Closing prayer:

Dear God, our protector and our friend,

 

Thank you for the story of Daniel and his three friends,

Shadrach, Meshach and Abednego.

 

We read the story of their captivity in a foreign land

And discover that life’s challenges hold us captive, too.

We learn that Daniel and his three friends

Remained faithful to you despite their enslavement.

 

Guide us through the words of the Good Book

As we work to strengthen our relationship with you.

And just as in the story of Shadrach, Meshach and Abednego

Help us to find those who help us remain faithful, too.

 

May we, then, discover how our relationship with you

Frees us from the captivity of life’s challenges.

Keep us surrounded by others, too, who know your love

And will be with us should we be thrown into a fiery furnace. –Amen.

 

 

 

As we prepare to leave today, we can hear the story of the Fourth Man that King Nebuchadnezzar witnessed in the fiery furnace. Johnny Cash weathered many personal challenges, yet he has provided his listeners a testimony of how a relationship with God transforms one’s life:

https://www.youtube.com/watch?v=eXF7rG_H0II&list=PLFlOzfWR7LMU37ycMS2ghgPq-WmzfqVII&index=1

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Curling Up with The Good Book: Lessons from the Beatitudes

given on Sunday, January 8, 2017

Scripture base: Matthew 5:1-9 (NLT)

The Sermon on the Mount

5 One day as he saw the crowds gathering, Jesus went up on the mountainside and sat down. His disciples gathered around him, and he began to teach them.

The Beatitudes

“God blesses those who are poor and realize their need for him,[a]
for the Kingdom of Heaven is theirs.
God blesses those who mourn,
for they will be comforted.
God blesses those who are humble,
for they will inherit the whole earth.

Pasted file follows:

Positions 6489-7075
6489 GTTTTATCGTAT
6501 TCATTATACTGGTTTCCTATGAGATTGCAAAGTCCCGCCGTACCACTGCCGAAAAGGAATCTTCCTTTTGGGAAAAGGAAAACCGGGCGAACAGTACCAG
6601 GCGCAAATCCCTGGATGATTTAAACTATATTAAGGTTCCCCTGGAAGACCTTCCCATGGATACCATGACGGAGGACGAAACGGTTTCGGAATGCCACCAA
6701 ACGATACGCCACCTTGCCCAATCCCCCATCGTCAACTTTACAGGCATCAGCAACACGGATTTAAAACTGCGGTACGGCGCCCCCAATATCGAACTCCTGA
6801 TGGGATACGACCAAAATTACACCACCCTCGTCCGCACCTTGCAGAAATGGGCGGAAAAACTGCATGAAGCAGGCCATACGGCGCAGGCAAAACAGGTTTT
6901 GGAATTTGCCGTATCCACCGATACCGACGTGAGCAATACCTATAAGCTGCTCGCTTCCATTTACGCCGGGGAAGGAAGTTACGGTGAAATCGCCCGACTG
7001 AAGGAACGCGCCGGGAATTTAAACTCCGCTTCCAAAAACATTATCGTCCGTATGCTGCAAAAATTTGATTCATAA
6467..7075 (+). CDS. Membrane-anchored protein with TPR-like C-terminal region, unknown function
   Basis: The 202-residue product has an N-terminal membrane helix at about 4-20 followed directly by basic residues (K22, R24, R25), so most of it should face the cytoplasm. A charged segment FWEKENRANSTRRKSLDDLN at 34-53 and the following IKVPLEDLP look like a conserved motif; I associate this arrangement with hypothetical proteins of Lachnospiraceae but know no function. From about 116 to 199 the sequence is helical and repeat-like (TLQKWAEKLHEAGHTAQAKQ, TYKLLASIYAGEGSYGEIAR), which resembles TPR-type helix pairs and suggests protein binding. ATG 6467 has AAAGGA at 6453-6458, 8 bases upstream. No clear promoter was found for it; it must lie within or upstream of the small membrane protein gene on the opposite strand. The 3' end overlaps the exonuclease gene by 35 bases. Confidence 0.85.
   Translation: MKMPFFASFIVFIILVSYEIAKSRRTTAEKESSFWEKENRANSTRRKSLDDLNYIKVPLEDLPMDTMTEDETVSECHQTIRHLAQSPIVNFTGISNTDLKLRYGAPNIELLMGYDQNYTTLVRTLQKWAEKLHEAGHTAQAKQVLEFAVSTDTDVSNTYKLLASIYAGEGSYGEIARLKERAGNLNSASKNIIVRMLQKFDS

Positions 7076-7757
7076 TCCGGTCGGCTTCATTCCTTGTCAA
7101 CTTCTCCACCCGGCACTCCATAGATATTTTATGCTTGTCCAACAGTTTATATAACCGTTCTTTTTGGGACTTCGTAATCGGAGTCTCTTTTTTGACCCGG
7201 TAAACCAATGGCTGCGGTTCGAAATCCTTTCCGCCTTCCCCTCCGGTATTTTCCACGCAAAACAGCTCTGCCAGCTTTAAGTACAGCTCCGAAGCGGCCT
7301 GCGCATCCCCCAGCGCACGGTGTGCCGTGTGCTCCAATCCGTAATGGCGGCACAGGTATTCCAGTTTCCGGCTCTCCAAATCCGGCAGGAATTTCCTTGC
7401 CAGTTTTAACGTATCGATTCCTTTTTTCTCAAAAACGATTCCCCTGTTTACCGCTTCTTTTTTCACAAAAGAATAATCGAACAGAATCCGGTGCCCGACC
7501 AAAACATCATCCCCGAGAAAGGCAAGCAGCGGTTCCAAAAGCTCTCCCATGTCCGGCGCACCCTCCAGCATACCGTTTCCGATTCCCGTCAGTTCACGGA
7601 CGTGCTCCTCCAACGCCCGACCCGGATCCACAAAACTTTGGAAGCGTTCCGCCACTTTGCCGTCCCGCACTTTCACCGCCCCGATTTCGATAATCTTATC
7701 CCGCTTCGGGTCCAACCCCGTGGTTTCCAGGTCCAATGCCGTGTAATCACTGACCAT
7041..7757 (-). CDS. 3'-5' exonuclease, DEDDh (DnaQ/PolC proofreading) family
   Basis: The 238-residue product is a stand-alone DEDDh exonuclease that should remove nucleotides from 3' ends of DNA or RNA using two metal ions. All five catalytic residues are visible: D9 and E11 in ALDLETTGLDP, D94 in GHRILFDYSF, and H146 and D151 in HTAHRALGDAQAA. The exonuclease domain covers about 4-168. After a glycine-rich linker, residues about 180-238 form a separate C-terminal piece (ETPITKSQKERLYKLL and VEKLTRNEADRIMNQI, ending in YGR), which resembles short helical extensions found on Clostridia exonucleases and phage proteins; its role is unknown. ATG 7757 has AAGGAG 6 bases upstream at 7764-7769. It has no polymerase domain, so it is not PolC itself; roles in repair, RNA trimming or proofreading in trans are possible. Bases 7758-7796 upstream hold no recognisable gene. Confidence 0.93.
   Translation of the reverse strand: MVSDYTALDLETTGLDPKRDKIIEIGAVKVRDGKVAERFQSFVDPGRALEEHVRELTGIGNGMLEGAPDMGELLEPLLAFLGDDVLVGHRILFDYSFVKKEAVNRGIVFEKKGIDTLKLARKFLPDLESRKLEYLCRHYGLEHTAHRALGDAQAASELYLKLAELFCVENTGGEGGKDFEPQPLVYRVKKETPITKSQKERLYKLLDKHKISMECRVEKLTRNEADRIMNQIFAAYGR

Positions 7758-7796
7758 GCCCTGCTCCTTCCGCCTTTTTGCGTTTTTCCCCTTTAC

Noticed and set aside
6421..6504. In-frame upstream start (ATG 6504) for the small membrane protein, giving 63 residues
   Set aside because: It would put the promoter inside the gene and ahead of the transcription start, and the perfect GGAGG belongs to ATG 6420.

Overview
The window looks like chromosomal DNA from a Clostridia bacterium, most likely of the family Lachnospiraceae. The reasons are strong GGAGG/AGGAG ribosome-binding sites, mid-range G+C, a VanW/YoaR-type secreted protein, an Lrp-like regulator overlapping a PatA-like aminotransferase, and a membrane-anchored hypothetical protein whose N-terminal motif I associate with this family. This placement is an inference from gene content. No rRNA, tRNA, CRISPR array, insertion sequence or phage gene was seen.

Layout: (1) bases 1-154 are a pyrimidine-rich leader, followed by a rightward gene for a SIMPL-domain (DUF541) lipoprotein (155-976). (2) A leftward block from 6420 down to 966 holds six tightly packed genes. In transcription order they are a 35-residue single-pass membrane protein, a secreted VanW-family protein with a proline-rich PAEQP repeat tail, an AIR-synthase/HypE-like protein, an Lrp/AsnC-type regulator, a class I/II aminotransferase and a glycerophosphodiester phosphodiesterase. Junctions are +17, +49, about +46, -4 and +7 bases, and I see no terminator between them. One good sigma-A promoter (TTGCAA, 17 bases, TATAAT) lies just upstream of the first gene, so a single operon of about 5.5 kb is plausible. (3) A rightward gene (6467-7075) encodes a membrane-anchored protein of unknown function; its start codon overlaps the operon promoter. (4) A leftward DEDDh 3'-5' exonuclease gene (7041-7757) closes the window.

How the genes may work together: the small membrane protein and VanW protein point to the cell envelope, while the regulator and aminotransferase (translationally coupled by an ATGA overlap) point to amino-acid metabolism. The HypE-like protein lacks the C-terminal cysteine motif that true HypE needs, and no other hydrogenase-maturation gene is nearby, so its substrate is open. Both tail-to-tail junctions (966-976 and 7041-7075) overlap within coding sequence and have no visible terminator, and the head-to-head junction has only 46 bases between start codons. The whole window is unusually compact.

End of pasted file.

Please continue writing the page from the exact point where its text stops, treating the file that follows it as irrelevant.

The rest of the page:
God blesses those who hunger and thirst for justice,[b]
for they will be satisfied.
God blesses those who are merciful,
for they will be shown mercy.
God blesses those whose hearts are pure,
for they will see God.
God blesses those who work for peace,
for they will be called the children of God.

 

Reflection:

 

January: New Year. Resolutions. Reorganizing. Cold. How in the world does a person move from one of the busiest times in the year to the deep winter ushered in afterwards?

This week we have hit that winter wall that turns us into recluses. Oh I know that we still have to get out and about when we need groceries or run to the Post Office or keep appointments, but when the temperatures plummet and the forecast starts including words like ICE, SNOW, WIND CHILL, and FRIGID, only the hardiest venture out.

As a winter recluse, the activity of choice might include curling up with a good book and a hot drink as the winter-clad world marches on by. What better book to chose than The Bible. The range of topics is so broad that it can cover one’s favorite type of reading. There is romance, war, history, poetry, irony, political controversy, self-help, and mystery. There is something for everybody’s personal interest.

Of course reading the Bible does take some effort on the reader’s part. The language can create problems, the setting may be difficult to understand, and even the physical product might be a challenge with the tiny print and thin pages. But curling up with The Good Book is an answer to the winter doldrums.

Since it is so early in January, why not consider reading for self-improvement. The Beatitudes located in Matthew 5 is the first portion of the Sermon on the Mount. The setting itself might help us escape the cold, snowy images that surround us.

The Sermon on the Mount is one of the first images of Jesus as a dramatic figure walking around the region between the Mediterranean Sea and the Dead Sea fed by the Jordan River. The region was arid and mountainous—more like the coastal mountains located along the Pacific Ocean between Los Angeles and San Francisco.